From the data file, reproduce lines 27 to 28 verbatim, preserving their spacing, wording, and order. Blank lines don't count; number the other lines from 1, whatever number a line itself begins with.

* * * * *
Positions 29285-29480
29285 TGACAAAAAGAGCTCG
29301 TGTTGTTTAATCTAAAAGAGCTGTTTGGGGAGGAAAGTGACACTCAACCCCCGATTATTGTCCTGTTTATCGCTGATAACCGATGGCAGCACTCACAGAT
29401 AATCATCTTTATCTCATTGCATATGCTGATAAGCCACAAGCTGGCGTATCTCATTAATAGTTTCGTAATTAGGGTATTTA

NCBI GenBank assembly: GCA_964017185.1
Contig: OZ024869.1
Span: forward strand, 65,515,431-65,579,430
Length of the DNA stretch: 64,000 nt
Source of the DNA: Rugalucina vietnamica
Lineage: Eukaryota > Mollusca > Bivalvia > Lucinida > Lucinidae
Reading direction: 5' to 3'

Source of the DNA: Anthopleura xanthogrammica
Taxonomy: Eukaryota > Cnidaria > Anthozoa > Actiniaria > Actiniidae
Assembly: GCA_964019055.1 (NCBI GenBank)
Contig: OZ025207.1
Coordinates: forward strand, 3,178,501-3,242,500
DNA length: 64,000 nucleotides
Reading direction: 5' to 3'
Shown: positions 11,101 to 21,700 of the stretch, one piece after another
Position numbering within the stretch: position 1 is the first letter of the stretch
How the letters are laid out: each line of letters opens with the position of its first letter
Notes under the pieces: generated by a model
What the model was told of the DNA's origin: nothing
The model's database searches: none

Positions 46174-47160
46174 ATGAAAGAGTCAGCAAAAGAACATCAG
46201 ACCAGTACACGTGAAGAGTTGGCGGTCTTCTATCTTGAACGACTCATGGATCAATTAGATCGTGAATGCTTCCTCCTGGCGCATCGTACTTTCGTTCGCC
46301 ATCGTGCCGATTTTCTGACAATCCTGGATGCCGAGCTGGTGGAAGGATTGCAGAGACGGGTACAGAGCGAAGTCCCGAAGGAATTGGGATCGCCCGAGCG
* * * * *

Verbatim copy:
46201 ACCAGTACACGTGAAGAGTTGGCGGTCTTCTATCTTGAACGACTCATGGATCAATTAGATCGTGAATGCTTCCTCCTGGCGCATCGTACTTTCGTTCGCC
46301 ATCGTGCCGATTTTCTGACAATCCTGGATGCCGAGCTGGTGGAAGGATTGCAGAGACGGGTACAGAGCGAAGTCCCGAAGGAATTGGGATCGCCCGAGCG